George Nelson (1908–1986) numbers among the most important and influential figures in American design during the second half of the twentieth century. Demonstrating a remarkable range of talents, Nelson was active in many areas – as a product designer and graphic artist, as an architect and exhibition designer, and as a successful manager and design promoter. He also produced an extensive body of publications dealing with topics of design theory and criticism that influenced the international discourse on design and architecture for several decades.
In the 1950s, George Nelson and his New York office developed an individual and expressive range of seating pieces, several of which have long since achieved classic status. In 1952, even before the famous Coconut Chair or the Marshmallow Sofa, Nelson designed a chair made out of bent wood that was initially referred to, simply, as the Laminated Chair. The bold yet elegant curve of the single wooden piece forming the back and armrests soon inspired the nickname Pretzel Chair. Bent laminated wood is used not only for the backrest and its twin supports, but also for the four legs that cross underneath the seat. The downward taper of the legs contributes to the chair's slender appearance. Due to insufficient manufacturing techniques, the Pretzel Chair was removed from the market after only a few years, which makes it highly valued among collectors today.
“Light weight, transparency and an elegant silhouette” were essential qualities that a chair should have, according to George Nelson. They are united in the Pretzel Chair. On the occasion of George Nelson's 100th birthday, Vitra is re-introducing the Pretzel Chair – which numbers among the most famous designs by Nelson – in a limited Anniversary Edition of 1000 pieces.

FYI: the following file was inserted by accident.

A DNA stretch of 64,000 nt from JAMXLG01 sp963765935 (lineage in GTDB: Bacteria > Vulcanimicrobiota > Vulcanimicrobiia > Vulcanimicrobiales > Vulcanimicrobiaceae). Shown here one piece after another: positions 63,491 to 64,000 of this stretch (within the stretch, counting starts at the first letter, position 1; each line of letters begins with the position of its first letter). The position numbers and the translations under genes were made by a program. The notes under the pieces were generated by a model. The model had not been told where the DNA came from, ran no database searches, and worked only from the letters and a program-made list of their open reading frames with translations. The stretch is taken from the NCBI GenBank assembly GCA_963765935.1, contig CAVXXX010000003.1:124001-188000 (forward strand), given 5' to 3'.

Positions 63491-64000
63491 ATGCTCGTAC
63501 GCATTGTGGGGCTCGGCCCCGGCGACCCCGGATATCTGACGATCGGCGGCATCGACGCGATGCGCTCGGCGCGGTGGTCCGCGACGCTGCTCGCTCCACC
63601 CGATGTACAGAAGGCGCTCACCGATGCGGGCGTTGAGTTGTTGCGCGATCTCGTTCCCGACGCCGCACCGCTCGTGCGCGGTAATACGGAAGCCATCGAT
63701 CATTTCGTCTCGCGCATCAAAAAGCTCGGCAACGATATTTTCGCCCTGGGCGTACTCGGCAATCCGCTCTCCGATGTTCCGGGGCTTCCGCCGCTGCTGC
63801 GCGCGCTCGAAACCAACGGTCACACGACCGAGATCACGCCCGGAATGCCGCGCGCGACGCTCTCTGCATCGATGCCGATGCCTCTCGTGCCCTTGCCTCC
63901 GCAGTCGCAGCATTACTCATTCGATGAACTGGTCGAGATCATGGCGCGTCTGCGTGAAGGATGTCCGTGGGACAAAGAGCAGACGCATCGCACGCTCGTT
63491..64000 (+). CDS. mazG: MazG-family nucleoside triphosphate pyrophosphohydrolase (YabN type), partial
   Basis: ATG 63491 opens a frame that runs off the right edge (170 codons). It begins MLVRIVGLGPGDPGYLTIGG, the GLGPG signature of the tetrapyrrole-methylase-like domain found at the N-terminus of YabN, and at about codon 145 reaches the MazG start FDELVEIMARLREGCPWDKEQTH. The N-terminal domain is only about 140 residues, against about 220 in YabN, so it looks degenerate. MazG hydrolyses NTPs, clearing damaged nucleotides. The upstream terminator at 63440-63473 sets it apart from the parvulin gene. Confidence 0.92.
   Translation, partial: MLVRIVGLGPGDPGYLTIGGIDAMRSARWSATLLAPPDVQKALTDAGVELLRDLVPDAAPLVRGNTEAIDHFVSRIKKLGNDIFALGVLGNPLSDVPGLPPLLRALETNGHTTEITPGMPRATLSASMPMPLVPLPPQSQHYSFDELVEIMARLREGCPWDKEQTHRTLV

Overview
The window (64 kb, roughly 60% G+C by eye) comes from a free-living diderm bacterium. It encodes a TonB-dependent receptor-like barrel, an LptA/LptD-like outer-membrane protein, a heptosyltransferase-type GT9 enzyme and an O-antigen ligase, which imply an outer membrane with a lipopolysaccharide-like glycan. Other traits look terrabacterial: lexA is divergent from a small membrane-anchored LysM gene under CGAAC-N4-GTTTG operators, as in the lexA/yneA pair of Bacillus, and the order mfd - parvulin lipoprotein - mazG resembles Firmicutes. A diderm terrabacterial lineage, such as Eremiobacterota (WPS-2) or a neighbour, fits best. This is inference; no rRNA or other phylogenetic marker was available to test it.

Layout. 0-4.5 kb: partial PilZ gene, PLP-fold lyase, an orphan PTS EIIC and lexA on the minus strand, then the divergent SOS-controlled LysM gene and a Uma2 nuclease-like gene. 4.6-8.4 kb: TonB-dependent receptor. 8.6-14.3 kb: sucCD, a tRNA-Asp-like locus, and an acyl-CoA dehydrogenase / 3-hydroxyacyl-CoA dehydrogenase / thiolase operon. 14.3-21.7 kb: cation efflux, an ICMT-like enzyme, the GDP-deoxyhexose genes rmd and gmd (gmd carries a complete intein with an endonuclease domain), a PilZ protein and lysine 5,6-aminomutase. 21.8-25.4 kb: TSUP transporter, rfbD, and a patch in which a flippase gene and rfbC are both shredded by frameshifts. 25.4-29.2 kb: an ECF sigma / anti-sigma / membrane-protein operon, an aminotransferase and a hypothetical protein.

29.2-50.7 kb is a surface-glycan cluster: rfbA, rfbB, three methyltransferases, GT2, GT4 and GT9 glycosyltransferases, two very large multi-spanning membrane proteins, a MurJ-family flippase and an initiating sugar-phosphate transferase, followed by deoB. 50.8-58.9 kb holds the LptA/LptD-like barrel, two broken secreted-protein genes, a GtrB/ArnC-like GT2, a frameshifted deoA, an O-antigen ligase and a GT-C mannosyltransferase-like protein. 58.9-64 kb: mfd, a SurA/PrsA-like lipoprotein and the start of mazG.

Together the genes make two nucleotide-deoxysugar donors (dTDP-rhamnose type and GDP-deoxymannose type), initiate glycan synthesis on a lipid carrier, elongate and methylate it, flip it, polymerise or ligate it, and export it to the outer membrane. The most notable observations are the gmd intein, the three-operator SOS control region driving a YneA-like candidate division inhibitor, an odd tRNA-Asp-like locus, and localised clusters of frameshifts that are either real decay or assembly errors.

George Nelson, born 1908 in Hartford, Connecticut, studied architecture at Yale University. A fellowship enabled him to study at the American Academy in Rome from 1932–34. In Europe he became acquainted with the protagonists and major architectural works of modernism. He joined the editorial staff of Architectural Forum in 1935, where he was employed until 1944. A programmatic article on residential building and furniture design, published in Architectural Forum by Nelson in 1944, attracted the attention of D.J. DePree, head of the furniture company Herman Miller. Shortly after this, George Nelson assumed the position of design director at Herman Miller. Remaining there until 1972, he became a key figure of American design, also convincing the likes of Charles and Ray Eames, Isamu Noguchi and Alexander Girard to work for Herman Miller. His collaboration with Vitra began in 1957. From 1946 onwards Nelson also ran his own design office, creating numerous products that are now regarded as icons of mid-century modernism. Nelson’s office also produced important architectural works and exhibition designs. George Nelson died in New York in 1986. His archive belongs to the holdings of the Vitra Design Museum.